During 2002-04, 2,666 non-diabetic participants had a second blood glucose analysis in a 3-year follow-up study. Follow-ups were carried out when it had been 3 years since the original examination. The protocol was in accordance with The Helsinki Declaration and was approved by the local ethical committee. The investigation team consisted of a diabetic specialist, a physician, an epidemiologist, a nurse, staff from the local health centre, and the monitors. The team members were trained prior to the survey. Data entries were made in duplicates by key-punchers and verified correct.

Methods

Participants arrived at the local hospital at 06.00–07.00 hours following an overnight fast. A self-administered questionnaire, which contained questions about the subject’s medical history, smoking habits, alcohol intake, diet, physical activity and occupation, was completed in advance. The anthropometric indices of height and weight were measured while the participants were barefoot and in light clothing. BMI was calculated as weight divided by height squared (kg/m2). Waist circumference (WC) and hip circumferences were measured in duplicate with the subjects standing relaxed and in underwear only and averaged out. WC was measured at the point between the costal margin and iliac crests which yielded the minimum measurement. Hip circumference was measured around the buttocks at the level that yielded the maximum measurement. The WHR was calculated as the ratio of the WC to the hip circumference. Femoral circumference was measured at the midpoint between the iliac crest and the upper margin of the patella. Blood pressure measurements were taken three times using a sphygmomanometer and then averaged.

After a fasting venous blood sample was collected, each participant received a 75-g OGTT, except for those with a validated history of diabetes mellitus. Plasma glucose levels were measured using the glucose oxidase method. Serum true insulin was assayed used a bio-antibody technique (Linco, St Louis, MO, USA). Serum lipid profiles, including measurements of total cholesterol, triacylglycerol, HDL-cholesterol and LDL-cholesterol, were also obtained with an automated biochemical instrument by RIA based on the double-antibody technique (DPC, Los Angeles, CA, USA). All control values were consistent with the standard recommended by the Shanghai Clinical Testing Center.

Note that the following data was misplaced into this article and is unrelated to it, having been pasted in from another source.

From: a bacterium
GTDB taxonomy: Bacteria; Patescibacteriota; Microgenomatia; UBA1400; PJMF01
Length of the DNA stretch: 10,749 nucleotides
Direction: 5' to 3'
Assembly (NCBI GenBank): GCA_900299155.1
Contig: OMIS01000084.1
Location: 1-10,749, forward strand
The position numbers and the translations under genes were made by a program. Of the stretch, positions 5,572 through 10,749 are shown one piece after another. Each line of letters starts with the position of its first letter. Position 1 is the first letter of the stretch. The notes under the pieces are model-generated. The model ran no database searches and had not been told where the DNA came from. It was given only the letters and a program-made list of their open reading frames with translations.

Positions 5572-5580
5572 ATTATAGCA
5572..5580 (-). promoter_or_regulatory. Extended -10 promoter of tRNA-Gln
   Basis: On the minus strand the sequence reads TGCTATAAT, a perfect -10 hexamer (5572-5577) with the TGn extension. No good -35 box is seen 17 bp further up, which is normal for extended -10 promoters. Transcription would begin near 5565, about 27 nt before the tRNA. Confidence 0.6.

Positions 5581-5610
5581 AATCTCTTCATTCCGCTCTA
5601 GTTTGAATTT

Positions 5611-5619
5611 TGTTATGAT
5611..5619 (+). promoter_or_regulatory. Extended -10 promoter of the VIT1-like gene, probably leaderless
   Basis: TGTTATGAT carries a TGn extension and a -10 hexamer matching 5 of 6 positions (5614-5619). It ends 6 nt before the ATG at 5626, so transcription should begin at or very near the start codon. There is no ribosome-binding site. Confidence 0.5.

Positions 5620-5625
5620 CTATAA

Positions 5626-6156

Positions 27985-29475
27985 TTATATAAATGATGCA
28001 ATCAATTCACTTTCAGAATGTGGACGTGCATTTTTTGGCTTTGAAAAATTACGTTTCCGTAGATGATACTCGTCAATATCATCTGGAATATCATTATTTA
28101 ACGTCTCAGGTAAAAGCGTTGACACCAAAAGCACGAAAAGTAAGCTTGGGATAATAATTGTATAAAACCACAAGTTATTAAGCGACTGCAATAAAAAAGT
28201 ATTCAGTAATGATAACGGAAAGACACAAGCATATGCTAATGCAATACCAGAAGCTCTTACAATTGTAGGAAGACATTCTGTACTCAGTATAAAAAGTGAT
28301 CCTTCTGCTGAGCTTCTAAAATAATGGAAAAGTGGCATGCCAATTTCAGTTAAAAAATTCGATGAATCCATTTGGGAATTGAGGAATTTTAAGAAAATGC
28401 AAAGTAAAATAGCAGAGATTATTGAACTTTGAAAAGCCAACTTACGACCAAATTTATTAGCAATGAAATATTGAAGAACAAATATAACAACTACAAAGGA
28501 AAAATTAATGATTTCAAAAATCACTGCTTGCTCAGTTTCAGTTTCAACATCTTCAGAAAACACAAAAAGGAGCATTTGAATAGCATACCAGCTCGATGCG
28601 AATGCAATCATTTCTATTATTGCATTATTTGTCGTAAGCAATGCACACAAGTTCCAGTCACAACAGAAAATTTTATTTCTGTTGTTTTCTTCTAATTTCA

The diagnostic standards for diabetes and its complications were as follows. Diabetes and IGR were diagnosed according to the standard set by the American Diabetes Association (ADA) in 1997. IGR is defined as IFG (fasting plasma glucose [FPG] ≥ 6.1 mmol/l and <7.0 mmol/l, 2-h postprandial plasma glucose [2hPG] < 7.8 mmol/l) and/or IGT (FPG ≥ 6.1 mmol/l, 2hPG ≥ 7.8 mmol/l and <11.1 mmol/l). Thus it can be classified into three types as isolated IFG (FPG ≥ 6.1 mmol/l and <7.0 mmol/l, 2hPG < 7.8 mmol/l), isolated IGT (FPG ≥ 6.1 mmol/l, 2hPG ≥ 7.8 mmol/l and <11.1 mmol/l), and combined IGT (FPG ≥ 6.1 mmol/l and <7.0 mmol/l, 2hPG ≥ 7.8 mmol/l and <11.1 mmol/l). The criteria for hypertension issued by WHO in 1999 (systolic blood pressure of 140 mmHg and/or diastolic blood pressure of 90 mmHg) were used. Dyslipidaemia was diagnosed according to the American National Cholesterol Education Program (Adult Treatment Panel III). The diagnosis criteria for obesity and overweight issued by WHO in 1997 were used.

Statistical analysis

Statistical analyses were performed using SAS statistical software. Descriptive data are given as means ± SD. One-way ANOVA was applied to compare differences of continuous variables between subgroups. Relative risk (RR) was calculated by using the Mantel–Haenszel chi-square test. Age-standardised estimates of prevalence were calculated by the direct method, where the 2000 census of the Chinese adult population aged 20–94 years was taken as the standard. A p value of <0.05 was considered statistically significant.

Results

Prevalence of diabetes and IGR